– Health plays a role, of course, and contract status does, too. The risk of losing a player forever hovers over some decisions, and the possibility of suddenly acquiring an upgrade from outside the organization is always present. Even the weather factors in, at least this year.

The Twins have to turn a 36-man clubhouse into a 25-man Opening Day roster over the next six days, and while it’s easy from afar simply to scratch out 11 names and admire the finished product, the actual process of sifting through all the variables is considerably harder, according to those who do it.

“You open camp with more than twice as many players as you end up with, and the number of scenarios we evaluate in sorting them out is probably greater than that,” General Manager Thad Levine said. “Anticipating the many possibilities is an underrated aspect of building a roster, but that preparation can absolutely have an impact on your opportunities for success.”

And while these next few days will be focused on the players who have been in the clubhouse for six weeks, the Twins haven’t stopped scanning the horizon for talent.

“Now’s the time when you check in with other clubs [about] where your surplus is and where are your needs, to see if maybe there’s alignment,” said Derek Falvey, the Twins’ chief baseball officer. “You’ll hear from clubs [about] two to three guys that are on the bubble for their club that are out of options — ‘Hey, if you have interest, let us know.’ ”

Putting aside the possibility of last-minute trades or waiver claims, however, the Twins’ decisions appear to come down to five or six roster spots, perhaps seven. The nine projected starting position players, plus backup catcher Mitch Garver, appear to be safe. Same goes for the five-man pitching rotation — manager Rocco Baldelli has made it clear he wants to bring all five north, even if they don’t get many starts at first — plus relievers Trevor May, Blake Parker, Taylor Rogers, Taylor Hildenberger and Addison Reed.

Spots available

Miguel Sano and Gabriel Moya will start the season on the injured list; it’s possible that Addison Reed, whose late-season ineffectiveness has extended into a rough spring performance, could as well while the Twins attempt to find the cause of his slump.

That leaves 14 players competing for five roster spots, perhaps six. Half are pitchers, with two to four jobs available; seven are position players, up for three or four spots. April weather, and MLB’s decision to schedule five off days in the season’s first 15 days, is playing a role in deciding how many jobs are available, Falvey said.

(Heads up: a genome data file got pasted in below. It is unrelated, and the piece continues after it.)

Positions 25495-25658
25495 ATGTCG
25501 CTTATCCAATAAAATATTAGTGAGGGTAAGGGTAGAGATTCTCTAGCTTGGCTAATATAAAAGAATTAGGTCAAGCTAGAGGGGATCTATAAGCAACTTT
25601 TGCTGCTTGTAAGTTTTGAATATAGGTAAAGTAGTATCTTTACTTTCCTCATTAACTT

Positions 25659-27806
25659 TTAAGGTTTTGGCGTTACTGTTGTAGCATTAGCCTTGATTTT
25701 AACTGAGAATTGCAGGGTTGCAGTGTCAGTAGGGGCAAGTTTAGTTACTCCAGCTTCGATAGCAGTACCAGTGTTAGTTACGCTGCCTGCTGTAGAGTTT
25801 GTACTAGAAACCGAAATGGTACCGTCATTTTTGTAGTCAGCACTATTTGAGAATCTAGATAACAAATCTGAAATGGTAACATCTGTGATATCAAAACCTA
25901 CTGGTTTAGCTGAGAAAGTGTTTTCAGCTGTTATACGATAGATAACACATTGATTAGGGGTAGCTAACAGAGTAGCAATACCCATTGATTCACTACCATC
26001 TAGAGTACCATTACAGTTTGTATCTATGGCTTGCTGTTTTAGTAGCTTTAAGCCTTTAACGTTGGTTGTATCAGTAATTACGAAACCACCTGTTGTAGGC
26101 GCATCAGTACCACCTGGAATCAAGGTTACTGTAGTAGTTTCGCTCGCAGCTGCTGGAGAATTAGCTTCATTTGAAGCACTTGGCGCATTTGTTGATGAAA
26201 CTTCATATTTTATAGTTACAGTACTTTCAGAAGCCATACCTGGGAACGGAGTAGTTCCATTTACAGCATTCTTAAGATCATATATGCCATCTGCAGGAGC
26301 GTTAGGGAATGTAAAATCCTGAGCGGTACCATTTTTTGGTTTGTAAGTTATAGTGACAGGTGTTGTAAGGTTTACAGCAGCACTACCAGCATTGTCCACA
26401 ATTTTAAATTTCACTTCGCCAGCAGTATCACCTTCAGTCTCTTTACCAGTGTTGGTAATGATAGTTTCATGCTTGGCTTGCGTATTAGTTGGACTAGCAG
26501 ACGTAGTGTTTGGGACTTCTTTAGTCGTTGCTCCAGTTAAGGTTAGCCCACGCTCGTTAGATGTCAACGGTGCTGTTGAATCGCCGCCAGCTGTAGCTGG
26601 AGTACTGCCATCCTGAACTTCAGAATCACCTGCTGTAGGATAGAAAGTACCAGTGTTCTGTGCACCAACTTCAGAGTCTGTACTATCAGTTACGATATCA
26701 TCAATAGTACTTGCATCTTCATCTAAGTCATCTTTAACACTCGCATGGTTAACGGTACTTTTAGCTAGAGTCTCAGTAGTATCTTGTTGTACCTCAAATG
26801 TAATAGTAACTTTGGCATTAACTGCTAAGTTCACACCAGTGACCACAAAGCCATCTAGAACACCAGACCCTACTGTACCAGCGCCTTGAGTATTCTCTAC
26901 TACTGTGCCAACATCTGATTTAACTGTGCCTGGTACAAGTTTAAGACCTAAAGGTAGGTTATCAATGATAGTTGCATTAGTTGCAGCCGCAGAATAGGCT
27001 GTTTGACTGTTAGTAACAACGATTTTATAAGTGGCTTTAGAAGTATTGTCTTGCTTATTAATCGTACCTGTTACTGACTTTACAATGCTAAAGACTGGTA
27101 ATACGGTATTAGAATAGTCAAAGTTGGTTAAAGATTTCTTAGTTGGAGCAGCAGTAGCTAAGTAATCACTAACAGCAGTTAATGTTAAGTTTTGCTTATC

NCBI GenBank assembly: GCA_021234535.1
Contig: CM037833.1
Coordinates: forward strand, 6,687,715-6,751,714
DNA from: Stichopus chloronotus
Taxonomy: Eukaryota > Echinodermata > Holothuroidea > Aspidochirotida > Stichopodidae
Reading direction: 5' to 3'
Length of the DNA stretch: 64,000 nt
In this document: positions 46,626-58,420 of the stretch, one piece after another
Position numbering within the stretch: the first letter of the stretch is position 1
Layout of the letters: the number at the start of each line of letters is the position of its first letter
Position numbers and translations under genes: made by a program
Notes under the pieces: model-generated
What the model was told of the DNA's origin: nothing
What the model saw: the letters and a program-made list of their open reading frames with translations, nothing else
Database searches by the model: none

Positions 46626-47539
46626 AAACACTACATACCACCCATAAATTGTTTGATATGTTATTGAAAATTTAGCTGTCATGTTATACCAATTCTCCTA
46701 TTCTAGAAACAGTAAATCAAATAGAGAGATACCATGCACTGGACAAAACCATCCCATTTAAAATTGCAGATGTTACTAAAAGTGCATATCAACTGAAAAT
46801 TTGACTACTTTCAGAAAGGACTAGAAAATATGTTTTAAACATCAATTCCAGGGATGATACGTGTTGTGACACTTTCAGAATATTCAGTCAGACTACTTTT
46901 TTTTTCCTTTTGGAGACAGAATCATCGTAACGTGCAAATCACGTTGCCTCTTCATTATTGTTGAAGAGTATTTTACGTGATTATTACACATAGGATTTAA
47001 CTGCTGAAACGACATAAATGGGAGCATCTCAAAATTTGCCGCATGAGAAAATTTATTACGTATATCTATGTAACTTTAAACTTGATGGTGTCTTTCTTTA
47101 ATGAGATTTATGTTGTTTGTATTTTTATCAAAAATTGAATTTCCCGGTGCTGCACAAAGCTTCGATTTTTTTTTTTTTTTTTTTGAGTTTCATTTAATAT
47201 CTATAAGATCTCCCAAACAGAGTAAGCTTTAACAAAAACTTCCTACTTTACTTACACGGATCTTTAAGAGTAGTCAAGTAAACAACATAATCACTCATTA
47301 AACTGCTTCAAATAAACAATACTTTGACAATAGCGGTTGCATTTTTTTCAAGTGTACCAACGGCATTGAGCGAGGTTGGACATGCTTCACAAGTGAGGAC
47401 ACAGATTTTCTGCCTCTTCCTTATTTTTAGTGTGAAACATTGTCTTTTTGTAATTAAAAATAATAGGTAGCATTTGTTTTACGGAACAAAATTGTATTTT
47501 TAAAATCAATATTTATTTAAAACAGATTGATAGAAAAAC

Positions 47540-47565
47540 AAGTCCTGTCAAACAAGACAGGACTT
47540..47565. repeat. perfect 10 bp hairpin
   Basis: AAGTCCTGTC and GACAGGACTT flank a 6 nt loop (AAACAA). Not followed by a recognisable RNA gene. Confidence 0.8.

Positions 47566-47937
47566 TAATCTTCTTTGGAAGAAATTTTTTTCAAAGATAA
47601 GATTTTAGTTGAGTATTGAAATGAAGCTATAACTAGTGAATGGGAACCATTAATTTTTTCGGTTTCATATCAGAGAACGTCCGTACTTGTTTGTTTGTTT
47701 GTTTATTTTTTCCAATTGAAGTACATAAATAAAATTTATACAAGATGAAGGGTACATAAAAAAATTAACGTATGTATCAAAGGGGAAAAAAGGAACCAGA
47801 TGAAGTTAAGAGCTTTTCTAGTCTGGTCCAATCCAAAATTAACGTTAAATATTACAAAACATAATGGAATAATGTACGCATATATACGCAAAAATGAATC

“We’ve had some internal dialogue about the benefits of carrying an extra position player vs. an extra pitcher,” Falvey said. “Especially in light of [the decision] that Martin [Perez] will pitch out of the bullpen [until mid-April], so that gives us an additional option.”

A couple of decisions will likely come Friday, the day before lefthander Tim Collins and infielder Adam Rosales must be informed they will make the team or be paid a $100,000 retention bonus to be assigned to the minors.

Some choices

The position battles are straightforward: Jake Cave and Michael Reed trying to become the fourth outfielder. Reed got a late start, due to a sore back, but he’s out of options and cannot be demoted to the minors without passing through waivers, while Cave can. That could be a factor in the Twins’ decision. Similarly, Ehire Adrianza and Ronald Torreyes have had strong camps while competing for a utility infield job, but the incumbent, Adrianza, is out of options while Torreyes is not. The job itself was in jeopardy when the Twins signed Marwin Gonzalez, but Sano’s injury likely will tie the newcomer to third base most days.

Tyler Austin, Willians Astudillo and Rosales are the remaining position players, with Astudillo’s versatility — he’s started at catcher, third base and the outfield this spring — along with his contact skills making him a favorite to survive the final cuts. Austin is also out of options and his performance this spring — five extra-base hits and a .381 average — increases the likelihood that cutting him would mean losing him. But the health of first baseman C.J. Cron and DH Nelson Cruz at Austin’s positions may limit his playing time and squeeze him off the roster.

“That’s something we have to think about every day when we’re assembling this team,” Baldelli said. “Tyler is certainly one of those guys where you are looking to find ways to get him in there.”

In the pen

Options may dictate the bullpen survivors, too. Adalberto Mejia and Matt Magill may be lost if they’re cut, so the Twins are reluctant to do so. Fernando Romero’s transition to the bullpen started strong, but he’s issued five walks and allowed nine runs in his last two outings; he could be returned to Class AAA Rochester if the Twins want to give him more time.

Pitchers Preston Guilmet, Mike Morin and Ryne Harper all have showed effectiveness in camp but would have to be added to the 40-man roster in order to make the team.

“My hope is we’re not running this thing right down to the end,” Falvey said. “It’s good for guys, peace of mind or otherwise, to have [it settled before] the last few days. But you don’t want to make early decisions if you don’t have to, either.”